- Feeling confident can help you manage your life in general and your epilepsy
- If you’re confident about what you’re doing and saying, other people will often feel reassured and so possibly they’ll be less worried about your epilepsy
- Thoughts aren’t facts. Many people have negative thoughts, but it doesn’t mean that they are true
- You may not be feeling confident or as confident as you would like at the moment, but there are things that can help. Read on for some tips
"It is remarkable how liberating it feels to be able to see that your thoughts are just thoughts and that they are not ‘you’ or ‘reality.’"
Jon Kabat-Zinn, medical professor
1Find someone to talk to, like a good friend or counsellor, if you’re struggling with your confidence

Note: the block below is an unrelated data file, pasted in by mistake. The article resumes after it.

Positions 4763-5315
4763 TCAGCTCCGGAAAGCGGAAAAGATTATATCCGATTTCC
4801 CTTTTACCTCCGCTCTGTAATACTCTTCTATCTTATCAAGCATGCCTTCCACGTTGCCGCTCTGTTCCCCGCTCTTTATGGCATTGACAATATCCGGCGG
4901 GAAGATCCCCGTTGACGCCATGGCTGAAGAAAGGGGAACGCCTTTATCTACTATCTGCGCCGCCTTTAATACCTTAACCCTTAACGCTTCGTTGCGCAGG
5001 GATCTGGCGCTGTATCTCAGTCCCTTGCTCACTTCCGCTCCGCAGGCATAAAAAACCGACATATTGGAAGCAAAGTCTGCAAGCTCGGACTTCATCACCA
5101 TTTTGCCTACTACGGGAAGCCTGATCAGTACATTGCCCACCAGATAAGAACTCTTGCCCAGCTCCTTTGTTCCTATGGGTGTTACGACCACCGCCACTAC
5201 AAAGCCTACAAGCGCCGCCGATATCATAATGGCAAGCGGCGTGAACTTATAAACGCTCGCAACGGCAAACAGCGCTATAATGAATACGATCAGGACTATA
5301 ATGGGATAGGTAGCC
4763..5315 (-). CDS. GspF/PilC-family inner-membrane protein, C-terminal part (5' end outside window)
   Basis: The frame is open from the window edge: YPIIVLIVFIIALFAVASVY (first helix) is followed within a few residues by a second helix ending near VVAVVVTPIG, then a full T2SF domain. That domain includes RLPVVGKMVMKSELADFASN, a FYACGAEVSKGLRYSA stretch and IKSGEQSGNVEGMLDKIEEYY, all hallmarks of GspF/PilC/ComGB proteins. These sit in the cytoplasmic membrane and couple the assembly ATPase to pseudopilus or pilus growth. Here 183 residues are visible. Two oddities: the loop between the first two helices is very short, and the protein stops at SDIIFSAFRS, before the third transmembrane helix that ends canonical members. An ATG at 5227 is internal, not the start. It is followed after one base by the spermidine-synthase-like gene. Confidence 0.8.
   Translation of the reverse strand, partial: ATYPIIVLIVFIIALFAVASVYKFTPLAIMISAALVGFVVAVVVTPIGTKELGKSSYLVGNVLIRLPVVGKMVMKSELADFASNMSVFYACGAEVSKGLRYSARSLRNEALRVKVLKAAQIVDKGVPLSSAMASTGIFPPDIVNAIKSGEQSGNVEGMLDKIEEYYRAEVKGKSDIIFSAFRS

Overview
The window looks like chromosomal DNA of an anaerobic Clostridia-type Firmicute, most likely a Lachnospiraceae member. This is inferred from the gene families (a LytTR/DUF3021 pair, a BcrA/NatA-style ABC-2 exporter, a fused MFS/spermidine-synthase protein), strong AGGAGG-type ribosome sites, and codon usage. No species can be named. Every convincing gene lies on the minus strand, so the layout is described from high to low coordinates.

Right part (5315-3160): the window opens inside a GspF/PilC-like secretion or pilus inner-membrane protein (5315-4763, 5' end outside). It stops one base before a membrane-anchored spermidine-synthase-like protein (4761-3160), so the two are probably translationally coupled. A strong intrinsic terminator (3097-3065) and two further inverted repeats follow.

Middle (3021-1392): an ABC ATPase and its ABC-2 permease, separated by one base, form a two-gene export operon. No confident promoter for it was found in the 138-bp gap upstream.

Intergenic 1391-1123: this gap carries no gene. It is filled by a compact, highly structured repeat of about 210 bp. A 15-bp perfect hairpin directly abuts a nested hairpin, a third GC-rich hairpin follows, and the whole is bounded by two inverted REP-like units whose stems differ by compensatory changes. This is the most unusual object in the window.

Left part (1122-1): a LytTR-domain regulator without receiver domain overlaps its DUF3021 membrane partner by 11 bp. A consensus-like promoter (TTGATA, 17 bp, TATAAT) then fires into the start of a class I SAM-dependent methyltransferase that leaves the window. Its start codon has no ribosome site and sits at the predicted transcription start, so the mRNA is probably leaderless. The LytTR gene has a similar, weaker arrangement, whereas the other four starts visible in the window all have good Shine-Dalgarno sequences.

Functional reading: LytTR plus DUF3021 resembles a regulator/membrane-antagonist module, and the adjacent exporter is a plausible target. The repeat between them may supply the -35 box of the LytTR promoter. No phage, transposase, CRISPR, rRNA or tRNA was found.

2Ask other people how they cope. Many people appear confident on the outside when that’s not how they feel on the inside
3Try to act like you’re feeling confident, even if you’re not. You might start to believe you are
4Notice any negative self-talk, but remember the thoughts are not true. Try to change your thoughts to more positive ones. Think about what a friend would say
5If you find social media affects your confidence, take a break from it
Ask your friends what they like about you and what they think your strengths are. Write down what they say. You can look at this whenever you need a confidence boost.
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